Last edited by Na Horuk; 12-20-2015 at 12:49 PM.
12-20-2015, 01:49 PM   #10
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Other people have given great responses but I will give my take on it too.

What most of the time you are reading is about FIELD OF VIEW... NOT FOCAL LENGTH.

A 28mm lens is 28mm regardless of the format of the camera or the sensor size.

To illustrate my point ...imagine if you had a chair sitting looking directly out a window.

In example 1 your window is 2 foot by 2 foot square.

In example 2 your window is 3 foot by 3 foot square.

In example 3 your window is 4 foot by 4 foot square and so on and so forth.

Assuming your chair never moved... which ones of the windows do you see more of the world through and which ones to you see less of the world through? Obviously you see more of the world with a bigger window...that just means more in terms of horizontal and vertical views.

Your window is your sensor size. In that experiment you however have never moved your chair. Your distance to the window has never changed, hence your 'focal length' has also never changed.

All the different sensor sizes... that is all that is happening...

Now, moving on a little bit farther.... 35mm 'film' or 'sensors' have been considered the basic standard for basically arbitrary reasons. Let's just say they randomly picked a 2.5 foot by 2.5 foot window and called it 'standard'. They were just popular I guess so that 35mm sensor is considered the 'standard' window size.

What happens though is what if you have a 2 foot by 2 foot window but you want to see the same stuff you see through a 2.5 foot by 2.5 foot "standard" window... basically to compensate you have to move closer to the window, which would equate to a shorter focal length.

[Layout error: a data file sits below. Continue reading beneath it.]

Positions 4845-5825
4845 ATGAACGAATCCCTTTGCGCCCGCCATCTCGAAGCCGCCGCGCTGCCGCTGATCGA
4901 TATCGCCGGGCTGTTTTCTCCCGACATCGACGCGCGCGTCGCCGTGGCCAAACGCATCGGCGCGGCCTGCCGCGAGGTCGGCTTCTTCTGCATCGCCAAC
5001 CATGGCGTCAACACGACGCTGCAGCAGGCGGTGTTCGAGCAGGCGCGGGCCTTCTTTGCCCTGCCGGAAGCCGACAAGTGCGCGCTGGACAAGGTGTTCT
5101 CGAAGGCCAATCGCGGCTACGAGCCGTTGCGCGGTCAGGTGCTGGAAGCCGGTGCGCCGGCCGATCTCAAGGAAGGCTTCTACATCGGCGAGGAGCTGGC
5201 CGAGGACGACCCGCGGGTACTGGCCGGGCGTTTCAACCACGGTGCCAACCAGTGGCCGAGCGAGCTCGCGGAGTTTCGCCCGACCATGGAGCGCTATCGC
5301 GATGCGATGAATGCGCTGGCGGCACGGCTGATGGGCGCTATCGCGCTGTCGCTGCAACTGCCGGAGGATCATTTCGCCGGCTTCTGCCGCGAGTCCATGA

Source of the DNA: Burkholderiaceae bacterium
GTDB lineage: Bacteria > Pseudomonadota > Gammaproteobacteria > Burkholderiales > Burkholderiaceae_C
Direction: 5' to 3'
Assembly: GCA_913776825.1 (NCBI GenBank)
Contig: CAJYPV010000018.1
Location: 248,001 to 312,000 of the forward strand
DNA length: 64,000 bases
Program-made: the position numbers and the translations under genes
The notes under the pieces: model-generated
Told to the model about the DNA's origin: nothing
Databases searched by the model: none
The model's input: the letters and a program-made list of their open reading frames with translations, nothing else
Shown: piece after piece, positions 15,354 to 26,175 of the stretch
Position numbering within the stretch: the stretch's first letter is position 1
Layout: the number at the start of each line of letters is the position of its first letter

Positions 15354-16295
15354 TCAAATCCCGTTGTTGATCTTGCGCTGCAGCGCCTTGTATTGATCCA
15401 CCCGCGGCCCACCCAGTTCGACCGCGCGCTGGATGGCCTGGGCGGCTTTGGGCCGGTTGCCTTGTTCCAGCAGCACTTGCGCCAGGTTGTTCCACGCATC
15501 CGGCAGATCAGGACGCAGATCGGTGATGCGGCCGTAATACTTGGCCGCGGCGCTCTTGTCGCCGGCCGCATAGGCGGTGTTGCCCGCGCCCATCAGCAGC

Sensor size is the actual size of the window. Focal length is how far away from the window you really are.
12-20-2015, 08:48 PM   #11
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As far as the 645Z sensor goes, other manufacturers decided on the sensor size. My guess is that the current "medium format" size has to do with how expensive it would be to make a larger sensor. Larger sensors exist but are much more expensive.
12-20-2015, 09:01 PM   #12
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OK, my take on "normal" lenses, repeated from a post elsewhere here many months ago. The old standard for normal focal length lenses, dating back to the 1800's, was the diagonal length of the the image size (=diagonal length of a negative, chrome, or sensor). By this criterion, a normal lens on 35mm would be about 43mm, not the 50mm that became standard (much less 55 or 58mm). However, one of the photo magazines (Popular or Modern Photography, forget which) sometime I think in the 1970's, decided to look carefully at the perspective used by French painters for urban scenes and compare this to lenses for 35mm cameras. I forget which artist they selected, but they took a painting of a French town, found the exact spot the painter must have been (based on how the buildings were rendered, how they overlapped each other, etc.), then tried to reproduce exactly what the painter recorded on the canvas. Turned out to be a 105mm lens, that is, the artist focused upon and recorded a much narrower FOV than what the human eye can see, which is actually much wider than what is covered by a lens whose focal length equals the diagonal of the the recorded image.